We are very much looking forward to new challenges in 2014 as we help more people migrate their tape-based collections to digital formats. We are particularly keen to develop our work with larger archives and memory institutions, and can offer consultation on technical issues that arise from planning and delivering a large-scale digitisation project, so please do get in touch if you want to benefit from our knowledge and experience.
Once again a big thank you from us at Greatbear, and we hope to hear from you in the new year.
Bristol Archive Records is more than a record label. It releases music, books and through its website, documents the history of Bristol’s punk and reggae scenes from 1977 onwards. You can get lost for hours trawling through the scans of rare zines and photographs, profiles of record labels, bands, discographies and gig lists. Its a huge amount of work that keeps on expanding as more tapes are found, lurking in basements or at that unforeseen place at the back of the wardrobe.
Great Bear has the privilege of being the go-to digitisation service for Bristol Archive Records, and many of the albums that grace the record store shelves of Bristol and beyond found their second digital life in the Great Bear Studio.
The tapes that Mike Darby has given us to digitise include ¼ inch studio master tapes, ½ inch 8 track multi-track tapes, audio cassettes, DAT recordings and Betamax digital audio recordings. The recordings were mostly made at home or in small commercial studios, often they were not stored in the best conditions. Some are demos, or other material which has never been released before. Many were recorded on Ampex tape, and therefore needed to be baked before they were played back, and we also had to deal with other physical problems with the tape, such as mold, but they have all, thankfully, been fixable.
After transfers we supply high quality WAV files as individual tracks or ‘stems’ to label manager Mike Darby, which are then re-mastered before they are released on CD, vinyl or downloads.
Bristol Archive Records have done an amazing job ensuring the cultural history of Bristol’s music scenes are not forgotten. As Mike explains in an interview on Stamp the Wax:
‘I’m trying to give a bit of respect to any individual that played in any band that we can find any music from. However famous or successful they were is irrelevant. For me it’s about acknowledging their existence. It’s not saying they were brilliant, some of it was not very good at all, but it’s about them having their two seconds of “I was in that scene”.’
While Darby admits in the interview that Bristol Archive Records is not exactly a money spinner, the cultural value of these recordings are immeasurable. We are delighted to be part of the wider project and hope that these rare tapes continue to be found so that contemporary audiences can enjoy the musical legacies of Bristol.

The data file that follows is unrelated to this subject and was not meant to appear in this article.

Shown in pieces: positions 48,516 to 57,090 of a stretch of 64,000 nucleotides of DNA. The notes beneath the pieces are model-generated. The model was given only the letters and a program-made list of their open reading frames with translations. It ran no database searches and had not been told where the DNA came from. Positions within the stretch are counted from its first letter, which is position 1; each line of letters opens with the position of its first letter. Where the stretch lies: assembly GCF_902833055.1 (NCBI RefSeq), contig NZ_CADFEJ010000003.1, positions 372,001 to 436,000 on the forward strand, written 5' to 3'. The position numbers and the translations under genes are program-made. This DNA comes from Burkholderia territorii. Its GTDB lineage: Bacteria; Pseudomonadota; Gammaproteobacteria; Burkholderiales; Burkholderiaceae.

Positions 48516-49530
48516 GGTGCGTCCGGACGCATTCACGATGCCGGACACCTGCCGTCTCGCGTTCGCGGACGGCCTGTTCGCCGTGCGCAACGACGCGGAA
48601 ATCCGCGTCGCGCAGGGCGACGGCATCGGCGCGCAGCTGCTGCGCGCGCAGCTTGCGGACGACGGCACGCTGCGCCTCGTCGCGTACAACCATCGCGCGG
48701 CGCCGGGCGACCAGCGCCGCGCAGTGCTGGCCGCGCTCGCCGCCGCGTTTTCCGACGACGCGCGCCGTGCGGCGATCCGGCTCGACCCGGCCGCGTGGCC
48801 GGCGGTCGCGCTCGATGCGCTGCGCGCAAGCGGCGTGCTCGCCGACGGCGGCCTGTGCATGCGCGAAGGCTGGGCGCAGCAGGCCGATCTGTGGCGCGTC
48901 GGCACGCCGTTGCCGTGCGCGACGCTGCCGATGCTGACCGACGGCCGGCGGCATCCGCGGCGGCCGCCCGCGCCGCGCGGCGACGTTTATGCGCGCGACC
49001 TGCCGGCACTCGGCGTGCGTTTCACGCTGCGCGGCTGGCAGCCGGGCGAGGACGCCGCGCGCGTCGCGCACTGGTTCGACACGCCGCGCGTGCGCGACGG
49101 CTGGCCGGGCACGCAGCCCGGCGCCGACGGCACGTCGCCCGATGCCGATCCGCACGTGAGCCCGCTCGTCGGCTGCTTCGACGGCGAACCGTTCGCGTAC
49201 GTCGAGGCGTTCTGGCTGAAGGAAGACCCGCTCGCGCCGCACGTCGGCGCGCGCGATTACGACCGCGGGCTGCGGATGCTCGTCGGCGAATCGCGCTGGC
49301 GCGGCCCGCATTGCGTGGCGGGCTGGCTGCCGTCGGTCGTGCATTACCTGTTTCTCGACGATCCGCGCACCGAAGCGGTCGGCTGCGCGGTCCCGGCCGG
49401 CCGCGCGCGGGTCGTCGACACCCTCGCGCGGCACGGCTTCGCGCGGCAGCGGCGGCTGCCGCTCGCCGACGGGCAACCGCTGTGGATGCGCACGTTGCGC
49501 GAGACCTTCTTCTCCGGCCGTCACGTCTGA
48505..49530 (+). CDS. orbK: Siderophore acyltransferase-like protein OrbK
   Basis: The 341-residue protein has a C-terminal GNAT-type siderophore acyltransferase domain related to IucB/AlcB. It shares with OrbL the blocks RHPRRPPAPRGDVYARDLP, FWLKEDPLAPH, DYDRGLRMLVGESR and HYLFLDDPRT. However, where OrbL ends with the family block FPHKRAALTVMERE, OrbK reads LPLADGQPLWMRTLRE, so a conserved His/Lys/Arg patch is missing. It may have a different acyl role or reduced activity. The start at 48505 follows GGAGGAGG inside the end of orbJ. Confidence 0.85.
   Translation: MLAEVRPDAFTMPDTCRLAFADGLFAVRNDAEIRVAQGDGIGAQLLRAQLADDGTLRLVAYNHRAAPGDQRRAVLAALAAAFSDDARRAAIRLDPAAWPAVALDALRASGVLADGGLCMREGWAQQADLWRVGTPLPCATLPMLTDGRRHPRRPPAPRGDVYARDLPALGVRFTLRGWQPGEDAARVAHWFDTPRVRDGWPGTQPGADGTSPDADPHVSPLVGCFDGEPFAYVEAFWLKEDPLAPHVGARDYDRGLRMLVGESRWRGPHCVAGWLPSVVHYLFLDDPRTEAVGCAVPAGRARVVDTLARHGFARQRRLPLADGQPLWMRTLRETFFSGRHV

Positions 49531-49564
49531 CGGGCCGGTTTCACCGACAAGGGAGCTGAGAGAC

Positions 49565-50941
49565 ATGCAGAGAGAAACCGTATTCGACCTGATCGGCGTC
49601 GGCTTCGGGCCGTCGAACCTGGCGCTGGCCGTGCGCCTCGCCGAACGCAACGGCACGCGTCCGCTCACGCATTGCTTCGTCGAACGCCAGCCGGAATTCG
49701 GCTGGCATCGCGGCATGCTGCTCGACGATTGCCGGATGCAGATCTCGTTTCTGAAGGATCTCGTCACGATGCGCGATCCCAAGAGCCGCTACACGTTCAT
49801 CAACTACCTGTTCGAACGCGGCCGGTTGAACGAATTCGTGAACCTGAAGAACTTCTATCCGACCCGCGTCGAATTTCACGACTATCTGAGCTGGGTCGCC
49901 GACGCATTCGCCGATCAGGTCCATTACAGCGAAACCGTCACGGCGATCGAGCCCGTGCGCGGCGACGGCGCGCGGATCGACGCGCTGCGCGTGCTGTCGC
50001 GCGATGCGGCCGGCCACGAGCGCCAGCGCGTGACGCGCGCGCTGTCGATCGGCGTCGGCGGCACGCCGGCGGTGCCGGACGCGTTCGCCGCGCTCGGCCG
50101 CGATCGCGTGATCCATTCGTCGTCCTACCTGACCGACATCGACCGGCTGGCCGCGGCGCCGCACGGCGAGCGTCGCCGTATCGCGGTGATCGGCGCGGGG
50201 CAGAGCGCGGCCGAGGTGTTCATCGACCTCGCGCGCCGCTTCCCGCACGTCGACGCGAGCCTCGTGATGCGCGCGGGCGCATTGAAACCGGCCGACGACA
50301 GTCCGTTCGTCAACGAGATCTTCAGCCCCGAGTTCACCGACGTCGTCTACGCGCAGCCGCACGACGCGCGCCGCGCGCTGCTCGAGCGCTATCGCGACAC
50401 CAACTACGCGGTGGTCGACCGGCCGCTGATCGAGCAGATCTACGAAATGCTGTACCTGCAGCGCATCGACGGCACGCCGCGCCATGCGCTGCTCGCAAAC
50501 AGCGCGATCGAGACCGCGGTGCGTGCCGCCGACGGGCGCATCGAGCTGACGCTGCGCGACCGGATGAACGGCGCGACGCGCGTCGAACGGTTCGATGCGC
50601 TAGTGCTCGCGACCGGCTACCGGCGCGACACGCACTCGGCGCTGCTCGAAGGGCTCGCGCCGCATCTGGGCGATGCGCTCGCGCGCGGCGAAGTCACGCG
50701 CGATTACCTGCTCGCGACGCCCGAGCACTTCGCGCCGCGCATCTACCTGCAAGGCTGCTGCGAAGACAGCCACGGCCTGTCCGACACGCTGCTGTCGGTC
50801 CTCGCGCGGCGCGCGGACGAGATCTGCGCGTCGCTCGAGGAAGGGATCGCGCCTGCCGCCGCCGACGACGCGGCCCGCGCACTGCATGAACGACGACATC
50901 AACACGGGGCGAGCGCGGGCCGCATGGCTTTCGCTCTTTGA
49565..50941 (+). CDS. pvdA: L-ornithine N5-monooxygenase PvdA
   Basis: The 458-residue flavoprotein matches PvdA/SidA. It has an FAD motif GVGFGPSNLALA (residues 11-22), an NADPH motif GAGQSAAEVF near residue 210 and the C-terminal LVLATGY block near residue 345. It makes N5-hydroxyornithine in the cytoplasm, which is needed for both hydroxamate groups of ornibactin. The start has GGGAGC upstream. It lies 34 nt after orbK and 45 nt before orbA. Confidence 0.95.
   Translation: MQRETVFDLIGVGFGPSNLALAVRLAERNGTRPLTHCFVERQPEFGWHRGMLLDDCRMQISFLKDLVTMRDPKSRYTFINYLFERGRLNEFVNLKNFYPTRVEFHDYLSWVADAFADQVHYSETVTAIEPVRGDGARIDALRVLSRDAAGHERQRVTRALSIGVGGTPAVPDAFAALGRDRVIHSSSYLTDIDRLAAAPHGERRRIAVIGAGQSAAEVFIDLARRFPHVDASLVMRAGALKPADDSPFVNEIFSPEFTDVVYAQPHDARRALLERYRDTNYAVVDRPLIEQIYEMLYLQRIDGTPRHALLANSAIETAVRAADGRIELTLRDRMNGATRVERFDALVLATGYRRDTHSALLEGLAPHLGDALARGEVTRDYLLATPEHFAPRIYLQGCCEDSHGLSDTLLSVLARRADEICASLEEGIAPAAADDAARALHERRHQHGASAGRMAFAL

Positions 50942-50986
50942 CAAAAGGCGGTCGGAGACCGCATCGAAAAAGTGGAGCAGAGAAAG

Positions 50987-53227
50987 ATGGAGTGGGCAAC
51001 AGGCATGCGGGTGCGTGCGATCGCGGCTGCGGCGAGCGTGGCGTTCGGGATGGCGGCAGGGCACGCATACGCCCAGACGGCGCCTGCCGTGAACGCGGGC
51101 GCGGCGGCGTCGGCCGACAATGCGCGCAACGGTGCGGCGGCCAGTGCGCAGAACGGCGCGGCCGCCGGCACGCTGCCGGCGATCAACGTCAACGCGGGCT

Like much late 1970’s and 80’s studio recordings, this was recorded on Ampex branded tape that suffers badly from binder hydrolysis or ‘sticky shed syndrome’ that must be addressed before the tape can be successfully played and digitised. This was in addition to the mould growth that was evident on the tape pack edges, and cardboard box. Storage in damp conditions and high humidity causes this type of mould and increases the breakdown of magnetic tape generally, sometimes to the point where de-lamination occurs, that is, the binder breaks away from the polyester structure of the tape. When this happens, which is luckily quite rarely, the magnetic information is damaged and mostly lost beyond repair.
Thankfully this tape, whilst it looked in poor condition was relatively straightforward to restore but time consuming. Careful hand winding, and mould cleaning is necessary as is awareness of the potential health effects of some mould spores so good ventilation and protective masks are necessary.
We have recently worked on probably the worst looking tapes but with some of the best sounding music recordings we’ve seen for a while! A batch of 10.5″ NAB studio masters had bad tape mould growth.
Andy Leighton, owner of Bolex Brothers and music publisher of the Rocky Horror Show, found a batch of studio masters on quarter inch tape that had been growing mould for some of them over 30 years. All of these recordings had been made at the renowned Sound and Recording Mobile studios better known as SARM, later creative home of Trevor Horn.
Among these tapes was the first ever recording made at SARM in 1972 by Richard o’Brien, writer of the Rocky Horror Show, in addition to rare tracks by artists such as Kimi and Ritz.